you were born.

My dog
will drink
your bones.

The third guard

You only have
the right to work.

You only have
the right to die.

See that fence?

Walk toward it
and I’ll shoot.

for a watermelon rind

in the roadside

Do it.

Make me
do it.

The leeches

The guards
have boots,

but prisoners
have sweet
lean feet.

We lunch
on them

and multiply.

They taste salty
and warm,

still alive.

The fourth guard

I do my job,
then go home
to my children.

what did you
do today?

I helped

who didn’t
to live.

Daddy, do we
to live?

Shut up.

And eat.

The dragonfly

From above,
everything looks

and neat.

Guarded by men
with dogs,

the rows
of bent backs

hills of dirt

from one place
to another.

The sun

on my helicopter

Claudia Serea is a Romanian-born poet who immigrated to the U.S. in 1995. Her poems and translations have appeared in 5 a.m., Meridian, Harpur Palate, Word Riot, Blood Orange Review, Cutthroat, Green Mountains Review, and many others. She was nominated two times for the 2011 Pushcart Prize and for 2011 Best of the Net. She is the author of To Part Is to Die a Little (Červená Barva Press), Angels & Beasts (Phoenicia Publishing, Canada), and A Dirt Road Hangs from the Sky (8th House Publishing, Canada). She also published the chapbooks Eternity’s Orthography (Finishing Line Press, 2007) and With the Strike of a Match (White Knuckles Press, 2011). She co-edited and co-translated The Vanishing Point That Whistles, an Anthology of Contemporary Romanian Poetry (Talisman Publishing, 2011). 

(author retains copyright)

26 August 2012

John Kaniecki

Bryan Murphy

Sandra Noel

Ramon Weaver

Changming Yuan

John Kaniecki


Four Men from the Hay Market

Four men
Who defied unjust laws
Four men
Who fought for our cause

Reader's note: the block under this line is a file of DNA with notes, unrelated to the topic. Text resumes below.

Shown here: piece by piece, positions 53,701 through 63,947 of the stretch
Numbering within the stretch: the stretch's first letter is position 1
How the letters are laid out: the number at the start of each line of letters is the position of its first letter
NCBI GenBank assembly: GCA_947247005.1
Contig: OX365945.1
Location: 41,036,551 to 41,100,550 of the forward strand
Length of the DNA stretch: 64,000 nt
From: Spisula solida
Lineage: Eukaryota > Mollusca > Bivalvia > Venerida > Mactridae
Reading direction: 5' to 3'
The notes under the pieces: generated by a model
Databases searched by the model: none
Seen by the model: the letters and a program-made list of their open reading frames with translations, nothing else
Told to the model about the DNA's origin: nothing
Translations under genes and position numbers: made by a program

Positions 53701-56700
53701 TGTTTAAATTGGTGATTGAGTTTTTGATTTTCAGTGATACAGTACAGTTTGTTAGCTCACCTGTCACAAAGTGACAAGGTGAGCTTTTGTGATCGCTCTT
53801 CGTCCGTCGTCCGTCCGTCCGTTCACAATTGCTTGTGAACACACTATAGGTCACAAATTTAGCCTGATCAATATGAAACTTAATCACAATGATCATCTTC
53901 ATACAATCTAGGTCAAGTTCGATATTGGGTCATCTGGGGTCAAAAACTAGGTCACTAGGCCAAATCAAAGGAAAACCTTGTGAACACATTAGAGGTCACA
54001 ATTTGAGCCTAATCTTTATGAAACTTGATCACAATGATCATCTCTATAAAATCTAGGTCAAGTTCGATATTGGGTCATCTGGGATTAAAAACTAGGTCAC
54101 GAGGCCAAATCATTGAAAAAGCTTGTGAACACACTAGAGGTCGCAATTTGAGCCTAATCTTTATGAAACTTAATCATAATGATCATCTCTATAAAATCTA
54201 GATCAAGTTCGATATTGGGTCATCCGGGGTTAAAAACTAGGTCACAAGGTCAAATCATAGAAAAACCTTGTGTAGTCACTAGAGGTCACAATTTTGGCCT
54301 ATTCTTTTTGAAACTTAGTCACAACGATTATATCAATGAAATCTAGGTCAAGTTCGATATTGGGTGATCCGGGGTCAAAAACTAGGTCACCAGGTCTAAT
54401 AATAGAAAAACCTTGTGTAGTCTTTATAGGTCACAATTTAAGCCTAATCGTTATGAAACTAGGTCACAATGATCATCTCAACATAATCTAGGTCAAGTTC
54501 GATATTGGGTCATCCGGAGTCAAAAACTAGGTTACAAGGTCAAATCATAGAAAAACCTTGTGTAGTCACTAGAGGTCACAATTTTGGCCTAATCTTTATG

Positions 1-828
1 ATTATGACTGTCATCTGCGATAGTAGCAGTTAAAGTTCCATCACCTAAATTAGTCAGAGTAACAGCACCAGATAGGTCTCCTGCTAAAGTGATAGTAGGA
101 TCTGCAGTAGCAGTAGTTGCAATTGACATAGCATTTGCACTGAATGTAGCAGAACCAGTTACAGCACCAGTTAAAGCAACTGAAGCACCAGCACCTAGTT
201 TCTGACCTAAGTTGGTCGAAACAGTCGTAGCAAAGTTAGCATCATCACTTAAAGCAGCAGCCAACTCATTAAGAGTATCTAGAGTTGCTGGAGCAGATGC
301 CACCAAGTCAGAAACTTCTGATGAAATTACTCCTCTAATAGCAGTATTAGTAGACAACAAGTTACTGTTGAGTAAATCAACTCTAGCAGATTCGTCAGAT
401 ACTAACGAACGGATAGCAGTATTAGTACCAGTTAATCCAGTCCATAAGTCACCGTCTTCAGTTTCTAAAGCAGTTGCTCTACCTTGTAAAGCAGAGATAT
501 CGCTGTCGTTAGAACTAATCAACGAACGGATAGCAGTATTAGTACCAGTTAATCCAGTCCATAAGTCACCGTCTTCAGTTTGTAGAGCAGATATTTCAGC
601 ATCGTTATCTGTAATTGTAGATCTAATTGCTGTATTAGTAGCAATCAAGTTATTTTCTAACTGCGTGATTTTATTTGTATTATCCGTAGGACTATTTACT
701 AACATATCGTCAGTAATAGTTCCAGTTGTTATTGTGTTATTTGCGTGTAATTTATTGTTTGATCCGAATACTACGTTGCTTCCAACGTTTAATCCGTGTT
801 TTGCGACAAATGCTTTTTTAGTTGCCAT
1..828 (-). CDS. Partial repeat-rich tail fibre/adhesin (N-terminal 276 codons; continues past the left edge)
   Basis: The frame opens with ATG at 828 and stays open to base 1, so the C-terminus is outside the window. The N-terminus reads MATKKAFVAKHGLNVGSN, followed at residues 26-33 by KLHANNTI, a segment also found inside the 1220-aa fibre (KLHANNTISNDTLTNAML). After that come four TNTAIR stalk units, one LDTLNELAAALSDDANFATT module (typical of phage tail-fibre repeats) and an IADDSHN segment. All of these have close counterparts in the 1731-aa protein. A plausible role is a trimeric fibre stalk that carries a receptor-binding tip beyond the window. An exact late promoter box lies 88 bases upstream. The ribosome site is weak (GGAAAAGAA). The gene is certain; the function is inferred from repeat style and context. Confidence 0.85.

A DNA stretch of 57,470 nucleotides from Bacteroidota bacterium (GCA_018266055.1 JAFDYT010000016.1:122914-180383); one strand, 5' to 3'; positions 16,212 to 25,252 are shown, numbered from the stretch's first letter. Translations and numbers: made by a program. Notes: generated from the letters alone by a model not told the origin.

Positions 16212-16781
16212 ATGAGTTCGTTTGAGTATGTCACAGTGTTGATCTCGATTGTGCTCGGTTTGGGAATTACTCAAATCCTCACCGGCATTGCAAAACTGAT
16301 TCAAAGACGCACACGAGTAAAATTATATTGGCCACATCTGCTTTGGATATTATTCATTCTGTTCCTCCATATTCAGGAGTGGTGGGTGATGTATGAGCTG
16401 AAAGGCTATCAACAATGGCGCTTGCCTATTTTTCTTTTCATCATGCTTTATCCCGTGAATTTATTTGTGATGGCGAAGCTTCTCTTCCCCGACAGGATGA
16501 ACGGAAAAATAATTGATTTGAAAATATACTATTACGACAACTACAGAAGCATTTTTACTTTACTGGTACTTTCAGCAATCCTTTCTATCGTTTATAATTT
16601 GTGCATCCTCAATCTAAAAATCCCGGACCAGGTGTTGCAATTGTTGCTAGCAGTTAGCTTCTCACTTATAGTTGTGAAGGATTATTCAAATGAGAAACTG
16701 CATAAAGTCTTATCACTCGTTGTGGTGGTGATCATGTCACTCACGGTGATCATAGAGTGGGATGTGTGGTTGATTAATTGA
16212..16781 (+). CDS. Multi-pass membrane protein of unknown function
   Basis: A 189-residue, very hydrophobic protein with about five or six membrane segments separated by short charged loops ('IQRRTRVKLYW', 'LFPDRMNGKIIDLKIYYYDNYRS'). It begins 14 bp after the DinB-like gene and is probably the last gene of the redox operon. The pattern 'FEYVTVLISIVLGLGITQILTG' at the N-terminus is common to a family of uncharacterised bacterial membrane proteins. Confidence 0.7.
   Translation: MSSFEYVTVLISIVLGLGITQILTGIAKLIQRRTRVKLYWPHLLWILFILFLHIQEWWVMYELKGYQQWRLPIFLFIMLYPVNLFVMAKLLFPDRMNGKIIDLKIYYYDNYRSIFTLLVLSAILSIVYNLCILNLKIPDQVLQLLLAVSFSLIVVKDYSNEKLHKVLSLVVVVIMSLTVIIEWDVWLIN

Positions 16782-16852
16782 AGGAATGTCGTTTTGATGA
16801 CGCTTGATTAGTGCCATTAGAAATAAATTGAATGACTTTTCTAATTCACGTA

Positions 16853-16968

Four men
Condemned to die
The damning testimony
From witnesses being paid to lie

Four men
Hoods over their head
Four men
Soon to be dead
Four men
From the gallows an angry word
If your listen real hard
Their voices can be heard

Albert Parsons
August Spies
Adolph Fischer
George Engel

Four men like you and I
Truth be said
The rich men are glad they are dead
As is the state
Full of contempt and hate
But that truth I deny

George Engel
Adolph Fischer
August Spies
Albert Parsons

Four men
They are alive and well
Four men their story we tell
Four men
Slaughtered in an angry rage
Will live into every age
They are alive upon this page

The battle for a just Earth
The fight for what is right
No matter how we suffer or hurt
We won’t bow down to their might

I curse you cowards hiding behind a wall
I curse you cowards seeking to take it all
Your evil dreams and wicked schemes
Are not as powerful as it seems
For men will fight be they great or small
And we shall answer
To those four men who still call

This is the message that we hear
Resonating eternally clear
We are not slaves but forever free
And we have a right to live decently

Four men who fought for all men
Let the battle rage once again
What do we have to lose but our pain
And everything to gain

John Kaniecki has been married to his beautiful wife, Sylvia from Grenada for over seven years. The happy couple reside in Montclair, New Jersey. John and Sylvia attend the Church of Christ at Chancellor Avenue where they are both very active members. John is dedicated to peaceful, non violent, revolutionary change of the world. Oppression, greed, fascism and control are among the worst this world has produced and they should be fought with Love, compassion, joy, and such.

(author retains copyright)

Bryan Murphy


Ruling Out The Equaliser

Tinpot dictator? Capable enough to snuff out
the Thatcher brat’s attempted coup,
to woo a Swiss dictator who understands
the need for PR stunts
like this award of half a Cup of Nations
to a microstate where oil flows like blood.

Face is all, money the make-up to salvage it.
From his second-best purse, the dictator’s son
empties a year’s earnings of half the population
at the feet of the “National Lightning”,
151st best team in our world.